THE LAST DITCH An Englishman returned after twenty years abroad blogs about liberty in Britain
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March 2008

Rachel speaks sooth

From China I can't get to her blog but Rachel from North London has both told it like it is and fed enough of it to RSS for me to read it. I want to send you there and I want you, if you please, to do exactly as she directs. Not because she was a victim of terrorist violence, but because she is right.

All credit to her for keeping her wits and speaking sooth when she could have succumbed to victimhood and self-pity instead though. For that (and for recognising the worth of unsung hero Shami Chakrabati) she deserves much praise.

So (corrected, with thanks to those who pointed out it was broken) here's the link

Badge of honour?

Screen_shot_2 The internet was supposed (among myriad benefits) to make the life of totalitarians more difficult. Information would flow freely and censors would be frustrated. Sadly, what technology can set free, it can also cage. I fancy there would be few government computers in the Peoples' Republic of Scotland United Kingdom, were that not true. I was therefore curious to see what it was like to be behind the "Great Firewall" which limits access to websites from China.

Those of us who blog using Typepad or Blogger are obviously making things too easy - although curiously we are allowed to post - just not to read the results. However, someone presumably had to decide to block Dizzy, Guido and Ellee, as they have their own domains. I am sure our own government would block Guido if it dared, but it's a pretty effete totalitarian who is afraid of Ellee, surely?

The Englishman needs to make more effort. His site is freely available. I can also confirm the accuracy of my recent post about the BBC site being unblocked in China, even if I can't get to my own site to give you a link to it.

I am too busy to research this thoroughly (so please don't ask me to check if your site is accessible). I am simply reporting casual findings from the sites I tried to click through to from my RSS reader. I am always grateful to those of you who allow more text to be distributed via RSS. I am even more so today as the Great Firewall lets forbidden content through that way. Those of you who always irritate me by forcing me to click through from a tantalising glimpse in order to improve your stats are one reader light. Sorry.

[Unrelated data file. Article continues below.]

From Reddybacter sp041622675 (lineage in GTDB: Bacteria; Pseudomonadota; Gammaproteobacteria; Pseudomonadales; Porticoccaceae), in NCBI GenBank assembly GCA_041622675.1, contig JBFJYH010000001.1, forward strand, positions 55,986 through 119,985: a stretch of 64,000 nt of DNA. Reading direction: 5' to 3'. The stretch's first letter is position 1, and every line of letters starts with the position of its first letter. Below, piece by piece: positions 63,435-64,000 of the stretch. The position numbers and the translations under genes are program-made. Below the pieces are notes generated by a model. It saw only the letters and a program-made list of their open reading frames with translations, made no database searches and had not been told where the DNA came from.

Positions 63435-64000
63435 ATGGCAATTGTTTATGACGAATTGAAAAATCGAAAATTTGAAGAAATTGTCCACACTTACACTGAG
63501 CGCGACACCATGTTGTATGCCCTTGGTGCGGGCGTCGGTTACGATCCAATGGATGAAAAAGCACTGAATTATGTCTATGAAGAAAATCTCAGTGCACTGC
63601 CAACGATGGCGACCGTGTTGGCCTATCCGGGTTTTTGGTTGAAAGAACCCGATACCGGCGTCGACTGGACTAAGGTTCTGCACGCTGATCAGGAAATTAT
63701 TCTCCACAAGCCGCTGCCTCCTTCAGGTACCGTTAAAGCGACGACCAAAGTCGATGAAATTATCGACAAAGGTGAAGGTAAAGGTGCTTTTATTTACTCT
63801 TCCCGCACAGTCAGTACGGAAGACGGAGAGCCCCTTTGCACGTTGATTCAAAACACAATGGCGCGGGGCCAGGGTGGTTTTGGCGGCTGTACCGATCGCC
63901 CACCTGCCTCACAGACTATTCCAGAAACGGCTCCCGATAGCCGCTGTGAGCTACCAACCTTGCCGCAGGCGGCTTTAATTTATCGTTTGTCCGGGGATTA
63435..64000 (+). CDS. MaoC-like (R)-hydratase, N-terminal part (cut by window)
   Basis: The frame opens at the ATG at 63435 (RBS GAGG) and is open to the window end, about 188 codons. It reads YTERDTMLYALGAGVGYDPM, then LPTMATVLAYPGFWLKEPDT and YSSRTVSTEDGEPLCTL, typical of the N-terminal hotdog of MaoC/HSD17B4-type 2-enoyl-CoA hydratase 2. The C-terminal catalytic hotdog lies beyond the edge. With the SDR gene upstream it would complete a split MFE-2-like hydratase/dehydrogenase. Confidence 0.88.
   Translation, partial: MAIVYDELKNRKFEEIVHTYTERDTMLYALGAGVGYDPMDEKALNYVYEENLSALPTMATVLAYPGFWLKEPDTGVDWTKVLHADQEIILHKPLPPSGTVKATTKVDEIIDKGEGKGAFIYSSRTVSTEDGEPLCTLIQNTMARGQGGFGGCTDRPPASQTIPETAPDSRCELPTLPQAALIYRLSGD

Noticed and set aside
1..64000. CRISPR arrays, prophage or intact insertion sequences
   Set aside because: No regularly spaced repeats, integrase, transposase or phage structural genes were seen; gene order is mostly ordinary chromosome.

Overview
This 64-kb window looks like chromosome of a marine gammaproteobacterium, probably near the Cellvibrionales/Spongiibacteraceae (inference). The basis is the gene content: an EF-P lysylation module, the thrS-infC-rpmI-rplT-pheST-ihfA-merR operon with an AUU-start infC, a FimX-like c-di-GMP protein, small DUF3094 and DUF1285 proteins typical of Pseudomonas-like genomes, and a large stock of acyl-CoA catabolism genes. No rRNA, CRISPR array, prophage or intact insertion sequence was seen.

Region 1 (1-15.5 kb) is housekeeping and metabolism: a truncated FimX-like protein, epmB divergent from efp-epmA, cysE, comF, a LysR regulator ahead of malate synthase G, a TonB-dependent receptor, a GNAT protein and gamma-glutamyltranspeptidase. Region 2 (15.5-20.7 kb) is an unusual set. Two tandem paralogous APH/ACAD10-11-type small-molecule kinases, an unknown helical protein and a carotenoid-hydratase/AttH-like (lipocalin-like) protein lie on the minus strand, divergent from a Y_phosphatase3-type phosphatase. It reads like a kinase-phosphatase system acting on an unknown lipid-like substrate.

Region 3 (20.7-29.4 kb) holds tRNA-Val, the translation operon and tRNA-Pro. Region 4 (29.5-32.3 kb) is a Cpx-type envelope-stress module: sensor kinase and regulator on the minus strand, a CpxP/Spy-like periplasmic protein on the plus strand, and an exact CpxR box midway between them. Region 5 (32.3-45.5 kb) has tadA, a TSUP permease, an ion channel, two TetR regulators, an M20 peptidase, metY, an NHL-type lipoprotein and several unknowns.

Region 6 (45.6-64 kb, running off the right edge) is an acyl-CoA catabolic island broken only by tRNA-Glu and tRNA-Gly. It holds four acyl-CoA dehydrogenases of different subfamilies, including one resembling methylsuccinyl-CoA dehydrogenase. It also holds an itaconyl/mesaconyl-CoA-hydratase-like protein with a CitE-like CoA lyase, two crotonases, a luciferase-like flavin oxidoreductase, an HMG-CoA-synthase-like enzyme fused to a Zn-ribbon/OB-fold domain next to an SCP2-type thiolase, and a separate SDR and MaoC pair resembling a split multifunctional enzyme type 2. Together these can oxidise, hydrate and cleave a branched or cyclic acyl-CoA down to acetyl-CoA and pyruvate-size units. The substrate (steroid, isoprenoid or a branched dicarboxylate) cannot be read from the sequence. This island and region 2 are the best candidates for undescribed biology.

I would love it if trying to access forbidden blogs from the PRC resulted in some "Warning! Counter-revolutionary content!!" message. Sadly, as you can see from the screen shot, it just leads to an "internet on a bad day" screen. How disappointing.

First impressions of China

Dscn0939 It's not easy to come to China with an open mind. This is the oldest continuous civilisation on our planet (second oldest if you insist on counting the Australian Aborigines) and we all have firm ideas about it. For most of human history it was the leading nation. There were Chinese scientists, poets and businessmen when we were painting ourselves blue. I am told we seem like children to the Chinese. Sometimes we seem like children to me (at election times, for example).

The first thing to say was that it was quicker, easier and more pleasant to pass through immigration than it is for me to go "home" to Britain. At Manchester airport (my usual port of entry to the English Protectorate of the Peoples' Republic of Scotland) surly state employees with faux-FBI badges are determined to give themselves airs to which their attainments do not entitle them. They give every impression of being disappointed not to have cause to arrest you. In contrast, a pleasant young lady from Chinese immigration welcomed me to her country with every impression of sincerity and waved me through in less than 20 seconds.